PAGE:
Author Topic: Life in the cloud  (Read 2333 times)

0 Members and 1 Guest are viewing this topic.


  • Officers
  • Guru
  • ****
  • Posts: 194
Life in the cloud
« on: April 02, 2009, 11:16:26 AM »

Do you think this is a topic for PCCC or is everyone too entrenched to change their style?

Jake Sorofman, vice president of marketing for rPath, offers a video tour of 'cloud computing' - its mysteries and opportunities. Follow this link to the video.

Cloud computing for the individual user:
Topics off the top of my head without research

  • Organize, edit, and share photos
  • Email
       Free services (Hotmail, etc)
       ISP webmail
       Domain- or corporate-hosted webmail
  • Word processing/spreadsheets
       Google apps
       Other sources - still beta and may come and go
  • Financial bookkeeping
       Quicken online
       Online banking
  • Data storage
       Windows Live, Yahoo, Google all beta or experimental
       Third-tier such as many unreliable
       Primary providers Amazon S3 still very techie
  • Web surfing duh!

Add your comments and how you live totally in the hosted environment.
« Last Edit: April 28, 2009, 09:08:42 AM by BillB »


  • Guest
Re: Life in the cloud update with DropBox
« Reply #1 on: April 08, 2013, 10:16:57 AM »
DROPBOX is a early Cloud APP, very usable
I have just installed "Symphytum database" ( cost $6.50) To each of my computers on both the Ubuntu and MS systems, then installed the "Dropbox" on each. Symphytum is a simplistic database and works with the drop box automatically to update it file. This allows me to make changes to the database from anywhere I happen to be with any of my computers whether using MS or Ubuntu.  The reason this is important to me is that the database not only keeps up with over 1000 addresses, but also lots of ID and Passwords the I use for CPCC, Clients, ISA, corp, Government  and computer Apps.
(I also notice that the PC Club has not used the drop box in a while.)


  • Officers
  • Guru
  • ****
  • Posts: 194
Re: Life in the cloud
« Reply #2 on: April 09, 2013, 09:33:33 AM »
Dropbox keeps a separate copy of every file on their servers and locally on each synchronized computer. It recognizes when a local file is modified (as in saving or autosaving a document while you're working on it - a highly recommended practice) and immediately sends the modified file to their servers and other synchronized computers. However, if that file is also open (locked) on another computer, it is saved there as a "conflicted copy" with a different file name and depends on the user to identify the correct file to use.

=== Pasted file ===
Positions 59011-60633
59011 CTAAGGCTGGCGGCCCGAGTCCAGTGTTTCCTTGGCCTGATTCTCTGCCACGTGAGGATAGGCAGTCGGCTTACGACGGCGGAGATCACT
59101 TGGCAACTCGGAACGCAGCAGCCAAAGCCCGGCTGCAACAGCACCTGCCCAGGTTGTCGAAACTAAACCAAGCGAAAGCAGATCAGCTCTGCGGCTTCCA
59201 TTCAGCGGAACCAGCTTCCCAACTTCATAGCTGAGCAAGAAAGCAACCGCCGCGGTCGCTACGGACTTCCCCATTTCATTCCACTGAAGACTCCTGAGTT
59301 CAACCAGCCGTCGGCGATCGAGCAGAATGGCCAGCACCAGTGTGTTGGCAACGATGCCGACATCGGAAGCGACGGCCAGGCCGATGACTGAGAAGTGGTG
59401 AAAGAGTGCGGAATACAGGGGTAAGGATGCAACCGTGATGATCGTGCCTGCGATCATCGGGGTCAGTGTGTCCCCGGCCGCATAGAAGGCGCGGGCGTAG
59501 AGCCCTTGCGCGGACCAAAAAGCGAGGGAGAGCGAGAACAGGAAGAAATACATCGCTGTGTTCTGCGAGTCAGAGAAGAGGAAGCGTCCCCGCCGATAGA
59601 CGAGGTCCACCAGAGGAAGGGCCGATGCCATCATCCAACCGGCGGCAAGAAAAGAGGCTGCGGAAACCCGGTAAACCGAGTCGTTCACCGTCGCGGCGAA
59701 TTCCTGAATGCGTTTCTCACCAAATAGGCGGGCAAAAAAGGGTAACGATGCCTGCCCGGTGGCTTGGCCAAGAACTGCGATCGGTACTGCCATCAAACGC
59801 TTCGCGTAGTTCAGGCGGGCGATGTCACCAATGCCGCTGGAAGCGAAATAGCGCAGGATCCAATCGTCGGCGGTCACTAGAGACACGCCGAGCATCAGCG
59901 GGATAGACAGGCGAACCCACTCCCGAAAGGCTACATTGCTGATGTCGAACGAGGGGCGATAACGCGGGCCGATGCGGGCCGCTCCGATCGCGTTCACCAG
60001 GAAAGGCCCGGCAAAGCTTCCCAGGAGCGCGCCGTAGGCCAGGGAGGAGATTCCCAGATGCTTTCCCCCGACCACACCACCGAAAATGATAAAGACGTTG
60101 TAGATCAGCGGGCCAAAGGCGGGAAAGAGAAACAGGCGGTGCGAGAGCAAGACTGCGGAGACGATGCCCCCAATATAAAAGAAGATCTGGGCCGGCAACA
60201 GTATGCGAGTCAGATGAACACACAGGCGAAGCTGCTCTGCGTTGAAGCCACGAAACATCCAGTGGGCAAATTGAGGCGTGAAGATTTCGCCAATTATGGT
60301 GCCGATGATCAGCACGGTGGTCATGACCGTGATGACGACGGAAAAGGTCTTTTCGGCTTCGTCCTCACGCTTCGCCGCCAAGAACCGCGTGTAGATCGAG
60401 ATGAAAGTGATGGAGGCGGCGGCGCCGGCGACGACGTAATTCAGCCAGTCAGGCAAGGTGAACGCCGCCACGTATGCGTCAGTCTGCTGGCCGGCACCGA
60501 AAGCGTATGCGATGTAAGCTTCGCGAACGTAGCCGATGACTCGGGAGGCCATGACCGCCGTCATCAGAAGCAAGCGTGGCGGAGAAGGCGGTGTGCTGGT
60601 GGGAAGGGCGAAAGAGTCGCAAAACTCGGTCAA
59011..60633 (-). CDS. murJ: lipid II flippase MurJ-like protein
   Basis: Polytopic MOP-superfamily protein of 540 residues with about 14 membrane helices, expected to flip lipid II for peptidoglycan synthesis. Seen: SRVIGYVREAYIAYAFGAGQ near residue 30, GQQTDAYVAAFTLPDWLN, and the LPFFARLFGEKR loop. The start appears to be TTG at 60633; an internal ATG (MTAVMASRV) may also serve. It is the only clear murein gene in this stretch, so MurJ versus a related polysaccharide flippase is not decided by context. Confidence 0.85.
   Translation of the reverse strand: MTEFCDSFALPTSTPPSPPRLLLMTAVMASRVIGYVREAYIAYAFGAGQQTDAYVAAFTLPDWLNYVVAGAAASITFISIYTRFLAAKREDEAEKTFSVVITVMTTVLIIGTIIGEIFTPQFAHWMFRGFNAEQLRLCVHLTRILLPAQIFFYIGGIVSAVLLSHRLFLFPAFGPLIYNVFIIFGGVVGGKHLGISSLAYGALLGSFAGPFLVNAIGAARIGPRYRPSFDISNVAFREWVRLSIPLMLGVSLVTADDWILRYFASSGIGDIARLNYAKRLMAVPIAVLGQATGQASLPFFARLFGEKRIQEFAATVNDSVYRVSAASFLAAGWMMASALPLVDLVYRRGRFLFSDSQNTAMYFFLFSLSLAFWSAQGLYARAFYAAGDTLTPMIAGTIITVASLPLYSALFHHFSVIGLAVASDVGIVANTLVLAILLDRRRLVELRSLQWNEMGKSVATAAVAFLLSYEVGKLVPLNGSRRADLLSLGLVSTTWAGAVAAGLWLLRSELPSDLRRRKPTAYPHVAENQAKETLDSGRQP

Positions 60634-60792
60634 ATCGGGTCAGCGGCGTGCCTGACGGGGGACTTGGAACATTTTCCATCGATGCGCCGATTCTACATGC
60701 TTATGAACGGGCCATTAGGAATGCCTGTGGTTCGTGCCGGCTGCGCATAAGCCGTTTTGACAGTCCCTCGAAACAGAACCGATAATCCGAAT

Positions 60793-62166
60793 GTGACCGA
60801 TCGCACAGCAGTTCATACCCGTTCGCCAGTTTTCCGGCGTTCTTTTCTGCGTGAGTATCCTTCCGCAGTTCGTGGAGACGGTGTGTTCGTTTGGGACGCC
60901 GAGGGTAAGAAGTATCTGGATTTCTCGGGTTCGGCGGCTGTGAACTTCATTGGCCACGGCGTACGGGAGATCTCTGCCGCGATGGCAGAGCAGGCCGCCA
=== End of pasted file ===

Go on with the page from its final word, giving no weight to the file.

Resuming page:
Although I don't fully understand the distinction, most databases handle file locking differently. They permit multiple users to access and modify the same file concurrently. This way they can all be viewing, and even updating, the same data simultaneously and see others' changes as soon as they are entered. It would take a very sophisticated database and sharing application to manage this record level update from a different (and possibly, randomly named) file.

I use a simple .txt file to track my location in an ebook or podcast. Although I refer to it and make trivial (change a page number) updates on my phone, I go to a full-size keyboard for any significant editing. Then the information is immediately synchronized to the next computer where I might be reading the book. But, this method depends on saving and closing the whole file every time I walk away from it.

If you have a single database user who is diligent about closing her file before opening it from another computer, you can take advantage of installable cloud storage systems (ie: Dropbox, Skydrive, etc) synchronization for any file. If you want a truly shared cloud database, I assume you need to actually open it from the cloud. This means that at least the db engine runs on the host's servers and only transmits your current action.

If your database is simple enough to keep in a spreadsheet, Google Docs or Skydrive allow concurrent editing and updating of a document. If you need more than that, you'll have to step up (??) to a paid service like Office 365 for enterprise-grade computing.

Instead of using the cloud, you could "roll your own" by installing a VPN back home and be actually working on the same file; not a synchronized copy. Easier than that is to use remote access and work directly on your home computer. But, those are completely different topics with far more uses than simply synchronizing a file.

Computer support for small businesses